Can you prevent your child from becoming a narcissist too?


​This anxious question comes up from time to time with my customers and with the women in my Facebook group. What they would like most is a guide that they can work through step by step. Something they can hold on to and orient themselves by. You don’t want to raise another generation of empathy-less, toxic monsters!

After all, we all see the connections of how early in childhood the toxic people in our lives were either traumatized themselves or adopted certain beliefs that laid the foundation for their narcissistic personality disorder.

We see the long line of ancestors from the narcissist’s family of origin and anxiously wonder: is this genetic? Just as an accumulation of cancer or cardiovascular disease in the family increases the risk of one day being one of them?

We experience our rabid Ex in his rage as powerful and ourselves often enough as small and powerless.

He is so convincing! He is so strong and powerful! He is so well received by his fellow men (who do not know him closely, mind you)!

What can I do about it? How am I going to be able to do anything about it?

The main distinction you have to make: What can you influence yourself, and where do you have to let go?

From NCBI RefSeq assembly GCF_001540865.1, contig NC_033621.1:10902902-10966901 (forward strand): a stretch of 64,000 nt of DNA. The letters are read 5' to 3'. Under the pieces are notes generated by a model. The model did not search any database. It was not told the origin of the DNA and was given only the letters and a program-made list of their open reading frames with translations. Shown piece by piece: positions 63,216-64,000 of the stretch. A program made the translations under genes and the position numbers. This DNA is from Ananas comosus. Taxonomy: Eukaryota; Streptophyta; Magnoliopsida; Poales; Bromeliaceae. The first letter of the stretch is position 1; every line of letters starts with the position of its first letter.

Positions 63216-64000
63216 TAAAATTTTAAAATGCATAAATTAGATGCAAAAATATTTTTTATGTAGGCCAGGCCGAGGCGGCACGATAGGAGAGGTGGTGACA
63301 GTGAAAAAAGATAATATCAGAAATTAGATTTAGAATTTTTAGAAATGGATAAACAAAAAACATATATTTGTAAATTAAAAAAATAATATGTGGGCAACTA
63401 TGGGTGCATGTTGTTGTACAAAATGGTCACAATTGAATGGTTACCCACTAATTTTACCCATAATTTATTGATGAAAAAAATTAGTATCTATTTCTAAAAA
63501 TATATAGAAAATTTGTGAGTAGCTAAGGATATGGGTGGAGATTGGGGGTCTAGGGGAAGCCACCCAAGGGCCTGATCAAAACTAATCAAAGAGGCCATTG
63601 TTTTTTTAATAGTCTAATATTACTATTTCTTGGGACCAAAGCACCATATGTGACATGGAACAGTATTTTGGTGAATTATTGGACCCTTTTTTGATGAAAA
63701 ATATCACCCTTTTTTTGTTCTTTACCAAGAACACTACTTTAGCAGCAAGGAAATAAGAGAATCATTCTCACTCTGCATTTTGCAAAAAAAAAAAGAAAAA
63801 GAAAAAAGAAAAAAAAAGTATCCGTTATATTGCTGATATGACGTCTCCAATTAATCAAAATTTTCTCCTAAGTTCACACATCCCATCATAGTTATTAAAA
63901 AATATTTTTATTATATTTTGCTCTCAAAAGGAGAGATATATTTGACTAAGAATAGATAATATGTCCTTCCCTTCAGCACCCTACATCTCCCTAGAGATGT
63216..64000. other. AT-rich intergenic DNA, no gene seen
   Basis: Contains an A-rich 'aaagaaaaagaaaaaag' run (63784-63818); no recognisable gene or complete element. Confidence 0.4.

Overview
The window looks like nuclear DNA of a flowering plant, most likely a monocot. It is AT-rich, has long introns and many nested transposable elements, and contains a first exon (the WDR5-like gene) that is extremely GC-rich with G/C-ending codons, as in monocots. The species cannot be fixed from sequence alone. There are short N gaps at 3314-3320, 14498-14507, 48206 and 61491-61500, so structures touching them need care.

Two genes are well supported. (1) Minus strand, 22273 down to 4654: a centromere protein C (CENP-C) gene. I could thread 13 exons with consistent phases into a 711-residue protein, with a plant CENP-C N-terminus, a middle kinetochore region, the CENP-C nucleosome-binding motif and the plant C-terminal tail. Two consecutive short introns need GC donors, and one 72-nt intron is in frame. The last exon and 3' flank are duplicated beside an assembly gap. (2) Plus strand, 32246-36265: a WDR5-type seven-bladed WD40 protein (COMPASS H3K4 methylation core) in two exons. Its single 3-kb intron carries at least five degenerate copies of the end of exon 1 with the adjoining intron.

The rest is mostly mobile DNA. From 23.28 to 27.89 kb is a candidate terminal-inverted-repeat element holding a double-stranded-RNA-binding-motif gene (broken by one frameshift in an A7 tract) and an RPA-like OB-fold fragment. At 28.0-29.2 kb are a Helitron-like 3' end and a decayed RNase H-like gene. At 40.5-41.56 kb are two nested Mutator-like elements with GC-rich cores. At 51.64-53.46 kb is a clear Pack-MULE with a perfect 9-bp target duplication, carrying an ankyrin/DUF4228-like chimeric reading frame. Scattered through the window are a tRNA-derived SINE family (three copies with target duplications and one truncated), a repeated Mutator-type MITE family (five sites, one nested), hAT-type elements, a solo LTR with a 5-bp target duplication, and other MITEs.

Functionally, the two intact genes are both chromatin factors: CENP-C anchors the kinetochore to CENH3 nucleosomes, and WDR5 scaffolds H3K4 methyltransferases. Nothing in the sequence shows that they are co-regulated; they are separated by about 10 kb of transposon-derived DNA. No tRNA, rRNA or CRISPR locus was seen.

You have to let go of the question of genetics. You can’t do anything about that, can you? I do believe, however, that environmental factors play a role in the development of narcissistic personality disorder that should not be underestimated.

There are no firm findings on this yet, but some researchers suspect, for one thing, that a cold and subliminally aggressive upbringing promotes excessive self-expression in the child. Children who are not recognized compensate for their injured self-worth by excessive performance efforts, for which they eventually receive praise.

Others suggest that children who are not given limits by their parents may respond with a perfectionistic self-image.

You already know this, right?

Children need boundaries and empathic love to mature into happy adults.

I’m not worried about that with you either. That’s YOUR thing. Hook it.